- The study noted a 9 per cent gender gap in the participation of SMEs supplying directly to corporate buyers.
- The study recommends that corporate buyers partner with financial institutions to facilitate access to working capital and increased outreach to WSMEs.
Women-owned businesses in Kenya face structural barriers that limit their ability to secure contracts with large companies for growth, according to a study by the International Finance Corporation(IFC).
Commissioned as part of IFC’s wider efforts to connect women entrepreneurs to new markets, the study noted a nine per cent gender gap in the participation of SMEs supplying directly to corporate buyers.
Among the SME respondents in the study, women-led SMEs(WSMEs) reported receiving fewer contracts .
It also found that women-owned businesses face challenges accessing finance, business networks, and market information, limiting their ability to take on large contracts.
Researchers interviewed 14 Kenyan corporations and found they spend just 3 percent of their total procurement budget on women-owned businesses and that women entrepreneurs are mostly represented in low-value sectors, such as catering, printing, and cleaning.
IFC data show sthat 33 per cent of formal SMEs in Kenya are owned by women with 41 per cent of them being in fully or partially credit constrained.
The study recommends that corporate buyers partner with local financial institutions to facilitate access to working capital, implement supplier development initiatives and increased outreach to WSMEs.
“For large companies, there is a business case for contracting with women-owned small and medium enterprises. A diversified supplier base is key to reducing the risk of supply chain disruptions and procurement costs.,” said Amena Arif, IFC’s Country Manager for Kenya.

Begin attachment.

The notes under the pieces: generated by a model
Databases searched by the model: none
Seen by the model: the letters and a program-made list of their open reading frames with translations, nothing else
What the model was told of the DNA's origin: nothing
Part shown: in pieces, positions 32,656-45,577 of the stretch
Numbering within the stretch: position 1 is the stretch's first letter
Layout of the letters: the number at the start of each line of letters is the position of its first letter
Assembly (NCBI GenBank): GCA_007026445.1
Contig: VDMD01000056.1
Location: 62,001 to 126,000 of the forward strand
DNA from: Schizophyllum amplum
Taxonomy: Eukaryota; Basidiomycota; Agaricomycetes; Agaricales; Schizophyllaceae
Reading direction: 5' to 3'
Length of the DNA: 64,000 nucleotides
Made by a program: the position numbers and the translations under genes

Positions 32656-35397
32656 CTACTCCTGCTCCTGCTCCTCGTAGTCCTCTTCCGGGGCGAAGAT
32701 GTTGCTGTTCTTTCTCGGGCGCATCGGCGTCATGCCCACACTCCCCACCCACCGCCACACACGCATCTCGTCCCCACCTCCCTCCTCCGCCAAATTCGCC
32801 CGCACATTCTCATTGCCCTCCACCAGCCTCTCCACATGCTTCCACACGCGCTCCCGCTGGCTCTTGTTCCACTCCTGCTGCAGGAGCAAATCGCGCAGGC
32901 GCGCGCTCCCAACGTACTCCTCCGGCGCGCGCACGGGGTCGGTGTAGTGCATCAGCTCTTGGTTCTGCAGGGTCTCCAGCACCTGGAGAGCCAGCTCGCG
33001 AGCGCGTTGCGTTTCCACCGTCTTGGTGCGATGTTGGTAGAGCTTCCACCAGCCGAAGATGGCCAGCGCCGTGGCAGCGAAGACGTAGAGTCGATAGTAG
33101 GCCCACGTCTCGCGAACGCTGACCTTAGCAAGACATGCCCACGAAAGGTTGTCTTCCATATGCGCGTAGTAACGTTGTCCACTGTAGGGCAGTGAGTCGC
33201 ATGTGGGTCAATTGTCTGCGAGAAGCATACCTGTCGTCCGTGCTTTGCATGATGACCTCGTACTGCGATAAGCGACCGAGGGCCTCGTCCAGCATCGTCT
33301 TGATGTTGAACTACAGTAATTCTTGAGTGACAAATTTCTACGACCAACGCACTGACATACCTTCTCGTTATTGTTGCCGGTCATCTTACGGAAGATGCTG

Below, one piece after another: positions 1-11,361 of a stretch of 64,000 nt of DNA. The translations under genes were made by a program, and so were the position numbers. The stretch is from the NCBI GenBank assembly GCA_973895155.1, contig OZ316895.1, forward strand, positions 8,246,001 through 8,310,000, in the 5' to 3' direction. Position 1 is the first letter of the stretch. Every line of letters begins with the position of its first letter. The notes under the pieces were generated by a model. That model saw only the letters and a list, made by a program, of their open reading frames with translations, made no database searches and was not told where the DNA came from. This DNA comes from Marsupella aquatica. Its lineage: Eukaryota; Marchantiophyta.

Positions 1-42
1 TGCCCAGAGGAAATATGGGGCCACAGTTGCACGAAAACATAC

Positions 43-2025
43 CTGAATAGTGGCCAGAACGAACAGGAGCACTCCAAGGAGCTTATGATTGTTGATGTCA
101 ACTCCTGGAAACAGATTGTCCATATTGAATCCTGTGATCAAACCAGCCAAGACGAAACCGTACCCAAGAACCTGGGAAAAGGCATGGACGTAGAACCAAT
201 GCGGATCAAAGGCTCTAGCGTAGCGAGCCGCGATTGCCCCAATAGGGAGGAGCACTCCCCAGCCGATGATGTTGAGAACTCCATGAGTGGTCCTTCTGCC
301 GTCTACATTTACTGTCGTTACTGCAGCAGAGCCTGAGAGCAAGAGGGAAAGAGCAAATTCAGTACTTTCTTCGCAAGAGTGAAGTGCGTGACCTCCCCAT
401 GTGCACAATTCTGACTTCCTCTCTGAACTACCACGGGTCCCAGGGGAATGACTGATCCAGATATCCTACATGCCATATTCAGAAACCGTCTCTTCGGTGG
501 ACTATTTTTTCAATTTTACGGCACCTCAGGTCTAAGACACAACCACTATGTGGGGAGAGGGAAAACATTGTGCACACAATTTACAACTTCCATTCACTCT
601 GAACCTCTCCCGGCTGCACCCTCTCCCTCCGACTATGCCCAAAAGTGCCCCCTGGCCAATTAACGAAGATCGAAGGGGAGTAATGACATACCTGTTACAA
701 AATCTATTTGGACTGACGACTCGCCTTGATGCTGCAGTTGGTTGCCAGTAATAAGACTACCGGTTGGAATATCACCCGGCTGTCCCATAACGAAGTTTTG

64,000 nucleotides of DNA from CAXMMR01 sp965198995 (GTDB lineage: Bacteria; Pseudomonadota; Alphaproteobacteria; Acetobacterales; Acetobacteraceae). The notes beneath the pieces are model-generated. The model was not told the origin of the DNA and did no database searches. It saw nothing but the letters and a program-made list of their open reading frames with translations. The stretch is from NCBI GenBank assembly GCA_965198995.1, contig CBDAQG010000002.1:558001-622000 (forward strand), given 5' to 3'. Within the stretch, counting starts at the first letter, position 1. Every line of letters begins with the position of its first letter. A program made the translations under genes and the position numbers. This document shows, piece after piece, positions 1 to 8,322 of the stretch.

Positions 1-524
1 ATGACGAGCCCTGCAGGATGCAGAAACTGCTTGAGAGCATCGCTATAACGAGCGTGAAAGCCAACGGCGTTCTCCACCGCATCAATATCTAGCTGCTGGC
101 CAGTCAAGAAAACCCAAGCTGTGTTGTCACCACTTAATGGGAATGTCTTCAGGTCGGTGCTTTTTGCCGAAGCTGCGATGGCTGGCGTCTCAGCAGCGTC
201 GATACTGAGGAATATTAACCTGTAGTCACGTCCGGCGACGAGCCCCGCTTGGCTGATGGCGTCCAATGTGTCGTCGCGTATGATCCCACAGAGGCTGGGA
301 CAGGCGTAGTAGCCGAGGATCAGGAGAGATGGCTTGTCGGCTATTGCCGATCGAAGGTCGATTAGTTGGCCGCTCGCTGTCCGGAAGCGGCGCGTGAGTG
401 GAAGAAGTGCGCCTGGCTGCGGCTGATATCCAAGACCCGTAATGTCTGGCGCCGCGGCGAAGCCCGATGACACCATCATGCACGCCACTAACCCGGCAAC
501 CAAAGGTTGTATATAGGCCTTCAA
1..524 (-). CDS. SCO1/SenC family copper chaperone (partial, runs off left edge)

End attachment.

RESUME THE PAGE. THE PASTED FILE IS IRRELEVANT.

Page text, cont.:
It also recommends implementation of supplier development solutions by partnering with local SME support organizations that can improve women owned businesses capacity to deliver on contracts, and tailor their solutions to suppliers’ sectors and status
“Enhanced access to information and networks for WSMEs by increasing outreach, and communicating tender opportunities in the channels that WSMEs are most likely to access,” the study adds.
IFC has also launched its Sourcing2Equal Kenya program to help advance gender-inclusive sourcing in the private sector and increase women’s access to procurement contracts.
The program will help 10 companies increase their sourcing from women-owned businesses and build the capacity of 1,300 women-led smaller businesses to make them procurement ready.
Eight firms have already joined the program: Unilever, KenGen, Safaricom, Bidco, Stanbic Bank, Absa Bank, Line Plast Group, and Tropikal Brands.
“We set targets to increase sourcing from women-owned business because we believe it’s good for business, good for economic development, and it builds a stronger equitable society,” said Luck Ochieng, Unilever Kenya’s Managing Director.
“We are working with Sourcing2Equal Kenya because it aligns with the ongoing government procurement program. The program will help us access best practices on gender-inclusive sourcing and how to implement them,” said Phillip Yego, Supply Chain Director at KenGen.
In 2015, Kenya introduced a policy that stipulates that 30 per cent of the value of all government procurement contracts be awarded to small businesses owned by either women, persons with disabilities, or young people between the age of 18 and 35.
The IFC study surveyed 571 Small and Medium Enterprises(SMEs) (about 60 percent of them owned by women) and found that women face unique barriers that include limited access to capital, lack of access to resources to enhance operational capacity and limited access to networks and information on tenders.
The lack of procurement opportunities for women is not only a challenge in Kenya.
Globally, less than 1 percent of procurement spending by corporate buyers goes to women-owned businesses, according to a 2017 WEConnect International report.